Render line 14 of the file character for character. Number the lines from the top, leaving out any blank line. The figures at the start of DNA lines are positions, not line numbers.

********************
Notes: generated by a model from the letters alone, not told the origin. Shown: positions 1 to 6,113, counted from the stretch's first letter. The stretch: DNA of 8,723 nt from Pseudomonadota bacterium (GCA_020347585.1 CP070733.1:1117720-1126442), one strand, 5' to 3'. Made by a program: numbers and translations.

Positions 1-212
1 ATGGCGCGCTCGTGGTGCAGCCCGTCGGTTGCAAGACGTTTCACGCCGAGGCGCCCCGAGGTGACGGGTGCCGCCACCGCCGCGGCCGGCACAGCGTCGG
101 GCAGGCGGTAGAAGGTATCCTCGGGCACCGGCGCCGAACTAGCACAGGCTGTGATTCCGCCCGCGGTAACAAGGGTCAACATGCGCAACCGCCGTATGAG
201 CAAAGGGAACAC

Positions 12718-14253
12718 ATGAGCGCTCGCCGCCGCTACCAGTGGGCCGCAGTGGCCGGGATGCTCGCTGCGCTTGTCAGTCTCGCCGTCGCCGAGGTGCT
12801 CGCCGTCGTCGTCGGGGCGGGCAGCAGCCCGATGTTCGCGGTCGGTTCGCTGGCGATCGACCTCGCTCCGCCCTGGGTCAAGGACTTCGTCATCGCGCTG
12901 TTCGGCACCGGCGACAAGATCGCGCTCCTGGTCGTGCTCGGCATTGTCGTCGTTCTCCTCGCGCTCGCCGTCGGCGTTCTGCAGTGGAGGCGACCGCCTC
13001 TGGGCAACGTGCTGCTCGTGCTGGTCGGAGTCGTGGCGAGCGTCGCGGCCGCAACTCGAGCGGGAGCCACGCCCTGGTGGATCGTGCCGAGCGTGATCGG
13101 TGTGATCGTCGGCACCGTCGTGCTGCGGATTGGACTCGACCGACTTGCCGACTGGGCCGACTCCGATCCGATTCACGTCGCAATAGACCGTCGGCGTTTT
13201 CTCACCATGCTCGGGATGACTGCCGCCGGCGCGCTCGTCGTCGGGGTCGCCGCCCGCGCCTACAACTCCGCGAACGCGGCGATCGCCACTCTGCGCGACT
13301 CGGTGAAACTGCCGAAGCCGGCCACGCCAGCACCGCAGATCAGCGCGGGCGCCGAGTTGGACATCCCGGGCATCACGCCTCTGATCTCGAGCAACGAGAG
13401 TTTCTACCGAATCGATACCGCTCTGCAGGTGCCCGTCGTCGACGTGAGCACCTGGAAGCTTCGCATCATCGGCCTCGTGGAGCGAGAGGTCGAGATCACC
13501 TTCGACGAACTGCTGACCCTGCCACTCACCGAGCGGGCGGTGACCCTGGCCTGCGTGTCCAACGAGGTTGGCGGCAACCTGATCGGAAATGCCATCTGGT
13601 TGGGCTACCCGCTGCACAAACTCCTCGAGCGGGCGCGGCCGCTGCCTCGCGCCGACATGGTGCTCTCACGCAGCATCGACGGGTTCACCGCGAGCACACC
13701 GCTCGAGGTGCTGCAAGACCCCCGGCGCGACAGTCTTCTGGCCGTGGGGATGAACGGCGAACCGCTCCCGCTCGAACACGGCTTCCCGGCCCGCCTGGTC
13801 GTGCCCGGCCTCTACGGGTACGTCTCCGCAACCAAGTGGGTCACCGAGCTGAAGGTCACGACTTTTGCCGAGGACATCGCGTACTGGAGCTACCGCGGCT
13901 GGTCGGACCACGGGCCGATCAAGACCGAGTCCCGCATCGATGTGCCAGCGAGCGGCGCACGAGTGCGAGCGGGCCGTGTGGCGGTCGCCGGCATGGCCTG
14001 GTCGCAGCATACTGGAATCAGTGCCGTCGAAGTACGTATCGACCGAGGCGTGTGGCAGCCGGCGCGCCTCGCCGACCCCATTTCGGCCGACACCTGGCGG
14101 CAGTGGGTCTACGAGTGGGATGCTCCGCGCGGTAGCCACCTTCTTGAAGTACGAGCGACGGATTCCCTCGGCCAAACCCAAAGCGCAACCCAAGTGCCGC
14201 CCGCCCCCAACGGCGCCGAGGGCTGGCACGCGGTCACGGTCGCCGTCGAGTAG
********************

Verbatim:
13401 TTTCTACCGAATCGATACCGCTCTGCAGGTGCCCGTCGTCGACGTGAGCACCTGGAAGCTTCGCATCATCGGCCTCGTGGAGCGAGAGGTCGAGATCACC